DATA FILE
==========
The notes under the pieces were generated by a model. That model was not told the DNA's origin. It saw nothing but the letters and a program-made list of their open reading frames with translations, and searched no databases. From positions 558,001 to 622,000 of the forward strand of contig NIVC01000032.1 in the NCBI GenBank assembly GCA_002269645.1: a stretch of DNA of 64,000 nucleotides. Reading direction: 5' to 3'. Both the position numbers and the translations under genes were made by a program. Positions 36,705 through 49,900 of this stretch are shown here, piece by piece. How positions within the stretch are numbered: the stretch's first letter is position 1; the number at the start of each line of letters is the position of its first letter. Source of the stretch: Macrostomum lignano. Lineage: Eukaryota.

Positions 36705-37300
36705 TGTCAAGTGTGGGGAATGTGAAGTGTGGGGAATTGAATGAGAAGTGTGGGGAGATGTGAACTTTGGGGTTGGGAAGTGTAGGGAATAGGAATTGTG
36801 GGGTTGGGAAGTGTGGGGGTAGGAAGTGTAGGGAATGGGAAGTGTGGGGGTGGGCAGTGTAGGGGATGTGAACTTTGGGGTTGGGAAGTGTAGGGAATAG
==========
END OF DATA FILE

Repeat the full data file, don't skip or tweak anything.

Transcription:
The notes under the pieces were generated by a model. That model was not told the DNA's origin. It saw nothing but the letters and a program-made list of their open reading frames with translations, and searched no databases. From positions 558,001 to 622,000 of the forward strand of contig NIVC01000032.1 in the NCBI GenBank assembly GCA_002269645.1: a stretch of DNA of 64,000 nucleotides. Reading direction: 5' to 3'. Both the position numbers and the translations under genes were made by a program. Positions 36,705 through 49,900 of this stretch are shown here, piece by piece. How positions within the stretch are numbered: the stretch's first letter is position 1; the number at the start of each line of letters is the position of its first letter. Source of the stretch: Macrostomum lignano. Lineage: Eukaryota.

Positions 36705-37300
36705 TGTCAAGTGTGGGGAATGTGAAGTGTGGGGAATTGAATGAGAAGTGTGGGGAGATGTGAACTTTGGGGTTGGGAAGTGTAGGGAATAGGAATTGTG
36801 GGGTTGGGAAGTGTGGGGGTAGGAAGTGTAGGGAATGGGAAGTGTGGGGGTGGGCAGTGTAGGGGATGTGAACTTTGGGGTTGGGAAGTGTAGGGAATAG